Fagus grandifolia is a tree to 30 m tall; may live 200 years; slow growing; growth pattern determinate (a single bout of stem and leaf growth early in season) (Marks 1975); shallow rooted; often colonial by root sprouts, especially if primary tree is injured; roots associated with ectomycorrhizal fungi, such as Lactarius cinereus (family Russulaceae, Basidiomycotina) (Berliner and Torrey 1989; Bills et al. 1986; McKnight and McKnight 1987); bark silvery, smooth; winter buds narrowly lance-shaped 2-2.5 cm long, sharp-tipped, scales eight or more, overlapping, golden-brown, stipule scar almost encircling twig end (Harlow 1946).
Leaves alternate, stalk 0.3-0.8 cm long; blade 5-12 cm long, 2-6 cm wide (Dirr 1990), oblong to egg-shaped, tip long-pointed, base wedge-shaped, dark bluish-green above, paler below, often with tufts of hairs in vein axils, margin coarsely, sharply toothed, veins 9-14 pairs, often persistent into winter, becoming tan-gold; leaves expand mid-May; winter plant leafless 174 days (Britton 1874).
Flowers small, monoecious, in small clusters, male flowers in catkins female flowers very small; blooms April-May.
Fruit dry nuts 2 together, about 1.5 cm long, 3-sided, slightly winged, in a short-prickly husk about 2 cm long, Oct.-Nov. Nuts eaten by many birds and mammals, buried by squirrels, and blue jays (Darley-Hill and Johnson 1981; Johnson and Adkisson 1985). Blue jays (Cyanocitta cristata) can disperse beech seeds up to 4 km or more, potentially recruiting seedlings into relatively distant forest fragments. This is important as forests become more fragmented since blue jays are common in disturbed, suburban and urban habitats. Blue jays collect and disperse green, sound, viable seed almost exclusively (Johnson and Adkisson 1985). Seeds apparently do not persist more than one year in the soil seed bank (Hughs and Fahey 1988).
Wetland status: FACU.
Frequency in New York City: Common.
Habitat: Maturing and older forests. Swamp forest edges to upland forests. Very shade tolerant, index 9.3, (P50 of 500 foot candles) (Bazzaz et al. 1972; Whitney and Runkle 1981). Found in moist, acid soil, pH 4.1-6.5 (Gargiullo, unpublished data). Intolerant of flooding, drought, salt, compaction (Hightshoe 1988). Shade tolerance apparently due to generally low rate of respiration of beech and its ability to respond rapidly to increased light, such as sun flecks, by opening stomata, allowing for photosynthesis. Needs at least 0.5% full sunlight to survive (compensation point) but cannot use more than 30% full sun (saturation point), (Hicks and Chabot 1985). At very low light levels saplings and suppressed understory trees may grow only 5 cm per year, but growth rate increases significantly with 1-4% full sun in forest understory and small canopy gaps.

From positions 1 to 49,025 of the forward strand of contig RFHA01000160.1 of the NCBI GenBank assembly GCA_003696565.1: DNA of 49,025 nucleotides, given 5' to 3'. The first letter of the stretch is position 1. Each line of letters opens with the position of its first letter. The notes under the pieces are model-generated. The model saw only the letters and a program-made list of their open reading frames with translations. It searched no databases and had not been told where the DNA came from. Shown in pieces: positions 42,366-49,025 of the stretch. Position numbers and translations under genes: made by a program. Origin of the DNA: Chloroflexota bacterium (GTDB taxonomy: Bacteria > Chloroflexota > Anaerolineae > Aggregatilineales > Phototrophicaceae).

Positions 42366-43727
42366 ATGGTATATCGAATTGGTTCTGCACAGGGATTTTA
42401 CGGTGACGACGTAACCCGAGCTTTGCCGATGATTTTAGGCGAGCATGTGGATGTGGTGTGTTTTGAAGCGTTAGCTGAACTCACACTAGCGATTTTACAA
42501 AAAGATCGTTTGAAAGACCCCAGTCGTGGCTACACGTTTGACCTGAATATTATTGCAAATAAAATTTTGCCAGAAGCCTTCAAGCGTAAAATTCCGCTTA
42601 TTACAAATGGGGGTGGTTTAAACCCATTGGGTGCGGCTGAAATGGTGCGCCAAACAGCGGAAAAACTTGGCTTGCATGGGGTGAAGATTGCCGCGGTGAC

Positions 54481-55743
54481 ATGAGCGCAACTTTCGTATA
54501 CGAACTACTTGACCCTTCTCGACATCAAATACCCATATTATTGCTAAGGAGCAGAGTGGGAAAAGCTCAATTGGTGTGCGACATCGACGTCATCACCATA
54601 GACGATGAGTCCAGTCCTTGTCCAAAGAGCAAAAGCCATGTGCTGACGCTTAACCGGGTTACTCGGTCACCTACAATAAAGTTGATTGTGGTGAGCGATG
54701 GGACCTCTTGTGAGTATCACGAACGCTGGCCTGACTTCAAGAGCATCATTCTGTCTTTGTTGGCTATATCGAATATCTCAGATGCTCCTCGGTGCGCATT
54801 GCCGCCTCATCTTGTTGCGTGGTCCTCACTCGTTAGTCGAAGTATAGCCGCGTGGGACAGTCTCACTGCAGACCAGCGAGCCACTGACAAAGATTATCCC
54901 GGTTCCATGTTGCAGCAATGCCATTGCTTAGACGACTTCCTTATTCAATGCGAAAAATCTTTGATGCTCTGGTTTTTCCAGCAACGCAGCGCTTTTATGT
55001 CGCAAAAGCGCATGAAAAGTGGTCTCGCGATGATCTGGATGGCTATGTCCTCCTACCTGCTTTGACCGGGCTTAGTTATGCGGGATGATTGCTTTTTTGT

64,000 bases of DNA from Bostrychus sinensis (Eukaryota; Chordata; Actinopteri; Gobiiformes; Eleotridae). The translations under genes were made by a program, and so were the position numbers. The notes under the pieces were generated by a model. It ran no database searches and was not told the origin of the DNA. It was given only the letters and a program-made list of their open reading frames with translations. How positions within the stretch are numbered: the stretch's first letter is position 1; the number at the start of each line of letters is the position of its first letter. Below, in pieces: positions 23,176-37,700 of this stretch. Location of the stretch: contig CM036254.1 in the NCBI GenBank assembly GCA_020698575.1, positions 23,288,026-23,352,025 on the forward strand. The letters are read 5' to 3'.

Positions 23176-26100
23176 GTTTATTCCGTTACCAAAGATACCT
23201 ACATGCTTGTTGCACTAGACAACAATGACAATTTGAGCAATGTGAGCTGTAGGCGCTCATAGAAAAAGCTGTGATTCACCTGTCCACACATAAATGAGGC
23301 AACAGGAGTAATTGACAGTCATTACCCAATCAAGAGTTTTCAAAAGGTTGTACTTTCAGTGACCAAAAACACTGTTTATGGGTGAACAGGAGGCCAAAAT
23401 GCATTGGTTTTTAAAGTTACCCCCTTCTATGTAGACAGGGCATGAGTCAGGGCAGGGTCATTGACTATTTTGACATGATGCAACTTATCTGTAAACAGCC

Notes: Deer browse on twigs (Gargiullo personal observation). Appears to have increased in New York City forests over the past decades (Stalter 1981; Lefkowitz and Greller 1973). Trees may spend up to 80 years in the understory before achieving access to full sun of the canopy (Canham 1990; Poage and Peart 1993). Bark is often attacked by the beech blight aphid (Grylloprociphilus imbricator) which is damaging but rarely lethal. Bark is also subject to frost cracking from very cold weather, fire damage (especially large superficial roots) and attack from many fungi. Beech has thin bark that is especially susceptible to fire damage allowing entry of pathogenic fungi. In recent years, losses of beech have occurred due to beech bark disease, Nectria “complex,” a fungus, Nectria coccinea var. faginata or N. galligena (Ascomycotina), transmitted by the beech scale insect Cryptococcus fagisuga (Homoptera). The beech scale was transported from Europe on European beech and was followed by the fungal infection some 30 years later. Ganoderma applanatum (Fomes applanatus), (Basidiomycotina) can cause decay of sapwood in stressed trees. The fruiting body is a bracket fungus, with and reddish-brown top and a white undersurface that turns dark when scratched. Because of this, it is known as the artist’s fungus. A heartwood rot fungus Phellinus igniarius (Fomes i.; Basidiomycotina; Hymenomycetes) colonizes tree wounds already infected by other fungi. The fruiting body is a polypore bracket fungus with a thick, hoof-shaped, blackish cap, often with a white margin when young and brownish pore surface. Another heart rot affecting beech is caused by Inonotus glomeratus (Polyporus hispidus; Basidiomycotina, Hymenomycetes) it often enters on branch stumps which is eventually replaced by a blackish mass of fungal tissue (a conk) in advanced infections, (Sinclair et al. 1987). Beech roots are parasitized by two flowering plants, beech drops Epifagus virginiana, and Squaw-root (Conopholis americanus). Beech trees are sometimes defoliated by the larvae of the saddled prominent (Heterocampa guttivitta) and other insects (Burns & Honkala 1990; Hightshoe 1988). Mycorrhizal roots often have swellings caused by Meloidogyne haela, a root-knot nematode (Brundrett and Kendrick 1988).